During fall, nothing beats a winter squash dressed with butter and brown sugar and roasted until tender in the oven for a tasty side dish. Winter squashes are now maturing in the garden and can be stored successfully for a number of months if stored correctly. Generally there are 3 types of winter squash grown here and include acorn, butternut and Hubbard varieties. Pumpkins are also considered to be part of this category with some differences. Below are techniques for storing through the fall months.
If the vines of the winter squash have wilted, yellowed and/or died before the listed maturity date and you do not have fruit which has fully matured. These should not be stored but should be used immediately. A fully mature rind is hard, cannot be scratched with a fingernail and will exhibit a dull appearance versus the shiny sheen of a young squash. Pumpkins will have a softer rind but exhibit all the same characteristics of mature winter squash.
Although the fruits will tolerate light frosts, harvest them before a hard frost to prevent injury to the fruit. Harvest by cutting the fruit off the vine while keeping a small part of the stem still attached to the fruit (except Hubbard) as this will help prevent rot. Make sure not to make cuts or scratches in the rind as this will considerably shorten storage time. Cure squash (except for acorn) and pumpkins before storing them. Curing involves placing them in an area where the temperature is in the 80’s and the relative humidity is very high. At home, this may be accomplished by placing in a small cabinet with a small heater controlled by a thermostat or partitioning off part of the garage. This process helps heal cuts for long term storage. Cure the squash for about 10 days and then store.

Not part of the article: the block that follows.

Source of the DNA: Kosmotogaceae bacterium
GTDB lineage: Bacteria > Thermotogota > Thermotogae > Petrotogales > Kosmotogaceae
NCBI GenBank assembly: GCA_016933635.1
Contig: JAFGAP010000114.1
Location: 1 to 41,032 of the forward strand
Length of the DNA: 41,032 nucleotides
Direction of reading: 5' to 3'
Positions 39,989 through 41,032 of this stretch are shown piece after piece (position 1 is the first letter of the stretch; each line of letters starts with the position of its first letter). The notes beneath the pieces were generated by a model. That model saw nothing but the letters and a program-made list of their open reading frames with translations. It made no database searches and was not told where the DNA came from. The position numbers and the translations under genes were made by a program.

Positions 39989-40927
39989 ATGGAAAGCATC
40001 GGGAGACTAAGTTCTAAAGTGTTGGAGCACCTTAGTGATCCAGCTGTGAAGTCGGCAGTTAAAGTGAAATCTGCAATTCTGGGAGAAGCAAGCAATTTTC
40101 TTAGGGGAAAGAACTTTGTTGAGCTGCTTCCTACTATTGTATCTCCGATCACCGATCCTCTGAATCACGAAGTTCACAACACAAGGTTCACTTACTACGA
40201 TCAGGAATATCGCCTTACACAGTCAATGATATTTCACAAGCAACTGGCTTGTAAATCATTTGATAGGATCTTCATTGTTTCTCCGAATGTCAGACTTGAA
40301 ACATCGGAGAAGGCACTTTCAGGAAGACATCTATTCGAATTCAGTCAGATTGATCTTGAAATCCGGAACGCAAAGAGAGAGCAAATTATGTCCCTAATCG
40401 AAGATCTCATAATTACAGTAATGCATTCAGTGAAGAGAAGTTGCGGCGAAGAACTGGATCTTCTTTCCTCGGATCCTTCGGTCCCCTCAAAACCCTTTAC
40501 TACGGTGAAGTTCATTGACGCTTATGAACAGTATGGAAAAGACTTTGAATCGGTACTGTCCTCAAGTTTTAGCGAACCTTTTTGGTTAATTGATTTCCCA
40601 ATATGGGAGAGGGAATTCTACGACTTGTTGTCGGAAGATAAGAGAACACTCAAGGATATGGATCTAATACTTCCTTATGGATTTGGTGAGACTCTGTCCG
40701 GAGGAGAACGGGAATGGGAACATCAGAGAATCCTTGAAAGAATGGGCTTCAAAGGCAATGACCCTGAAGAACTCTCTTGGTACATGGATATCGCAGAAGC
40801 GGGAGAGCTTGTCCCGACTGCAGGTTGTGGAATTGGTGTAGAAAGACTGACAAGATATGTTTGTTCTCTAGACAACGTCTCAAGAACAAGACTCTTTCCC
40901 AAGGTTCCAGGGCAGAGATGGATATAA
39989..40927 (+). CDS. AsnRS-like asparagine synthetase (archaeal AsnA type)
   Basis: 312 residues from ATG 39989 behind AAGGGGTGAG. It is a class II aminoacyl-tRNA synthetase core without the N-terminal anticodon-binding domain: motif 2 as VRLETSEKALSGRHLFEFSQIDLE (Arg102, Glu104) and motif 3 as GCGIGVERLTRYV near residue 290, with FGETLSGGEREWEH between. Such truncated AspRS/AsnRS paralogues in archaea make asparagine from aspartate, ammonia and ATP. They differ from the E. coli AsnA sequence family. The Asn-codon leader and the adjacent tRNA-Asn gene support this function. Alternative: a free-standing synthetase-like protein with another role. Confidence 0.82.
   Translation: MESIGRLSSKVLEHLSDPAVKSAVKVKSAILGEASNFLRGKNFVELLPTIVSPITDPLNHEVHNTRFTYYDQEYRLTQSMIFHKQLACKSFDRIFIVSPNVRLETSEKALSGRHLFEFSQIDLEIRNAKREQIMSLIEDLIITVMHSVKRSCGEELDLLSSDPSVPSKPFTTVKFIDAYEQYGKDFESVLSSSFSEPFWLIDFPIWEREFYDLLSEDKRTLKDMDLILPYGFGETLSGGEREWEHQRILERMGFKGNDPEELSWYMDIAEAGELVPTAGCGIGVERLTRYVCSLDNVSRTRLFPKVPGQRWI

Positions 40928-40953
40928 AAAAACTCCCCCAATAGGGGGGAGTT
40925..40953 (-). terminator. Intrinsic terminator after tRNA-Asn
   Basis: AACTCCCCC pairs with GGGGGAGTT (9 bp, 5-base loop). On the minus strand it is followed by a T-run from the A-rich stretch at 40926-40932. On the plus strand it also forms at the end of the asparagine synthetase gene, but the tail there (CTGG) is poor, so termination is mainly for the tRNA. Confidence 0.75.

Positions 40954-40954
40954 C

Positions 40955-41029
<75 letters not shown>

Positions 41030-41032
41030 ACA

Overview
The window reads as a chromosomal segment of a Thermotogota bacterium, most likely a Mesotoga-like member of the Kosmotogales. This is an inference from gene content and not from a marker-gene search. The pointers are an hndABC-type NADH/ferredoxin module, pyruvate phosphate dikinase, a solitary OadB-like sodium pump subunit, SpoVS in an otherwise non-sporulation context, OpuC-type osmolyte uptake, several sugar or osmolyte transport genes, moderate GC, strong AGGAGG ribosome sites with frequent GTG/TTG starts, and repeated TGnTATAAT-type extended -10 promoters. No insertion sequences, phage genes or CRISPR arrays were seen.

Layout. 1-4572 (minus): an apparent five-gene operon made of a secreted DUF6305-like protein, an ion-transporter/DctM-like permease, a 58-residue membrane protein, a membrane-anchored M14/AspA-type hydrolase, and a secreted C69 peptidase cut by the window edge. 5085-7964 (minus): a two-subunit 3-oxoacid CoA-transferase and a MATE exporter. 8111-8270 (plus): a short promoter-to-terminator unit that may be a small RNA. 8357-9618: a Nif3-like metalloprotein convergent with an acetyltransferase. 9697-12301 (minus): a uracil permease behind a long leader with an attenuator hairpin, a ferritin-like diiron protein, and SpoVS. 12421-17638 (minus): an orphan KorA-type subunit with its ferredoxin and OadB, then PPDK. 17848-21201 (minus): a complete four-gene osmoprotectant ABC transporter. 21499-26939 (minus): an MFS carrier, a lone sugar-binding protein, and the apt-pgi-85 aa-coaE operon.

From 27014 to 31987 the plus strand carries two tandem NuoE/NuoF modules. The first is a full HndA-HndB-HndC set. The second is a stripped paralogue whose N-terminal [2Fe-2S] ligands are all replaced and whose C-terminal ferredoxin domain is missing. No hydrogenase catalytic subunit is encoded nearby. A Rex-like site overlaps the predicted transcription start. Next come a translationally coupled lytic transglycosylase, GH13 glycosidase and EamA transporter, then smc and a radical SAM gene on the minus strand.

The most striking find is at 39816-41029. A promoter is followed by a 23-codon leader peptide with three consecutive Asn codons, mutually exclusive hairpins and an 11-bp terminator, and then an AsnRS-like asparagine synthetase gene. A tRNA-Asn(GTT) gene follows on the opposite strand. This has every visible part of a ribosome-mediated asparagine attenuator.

Store winter squash in temperatures between 50 – 55 F. Temperatures below this will substantially shorten the shelf life. Squash should be dry and placed on shelves for good air circulation. Never store fruit on a cold concrete floor or next to ripening fruit like apples as it will shorten the shelf life. Check the condition of the squash frequently and throw out fruit that is beginning to rot.The storage life of acorn squash is 1 to 2 months, butternut; 2-3 months, Hubbard; 3-6 months and pumpkins; 2-3 months.
Also remember the last vegetables still ripening on the vine in your vegetable garden. Tomatoes in half-ripe stage will now ripen faster if removed from the vine and taken indoors to a cool, dark location to finish ripening. Tomatoes ripened indoors will not have the fantastic taste of summer but still hold a fresh tomato taste. If you have started fall vegetables for the cooler months, it is essential seeds and seedlings have adequate moisture until they are bigger so don’t forget to water them.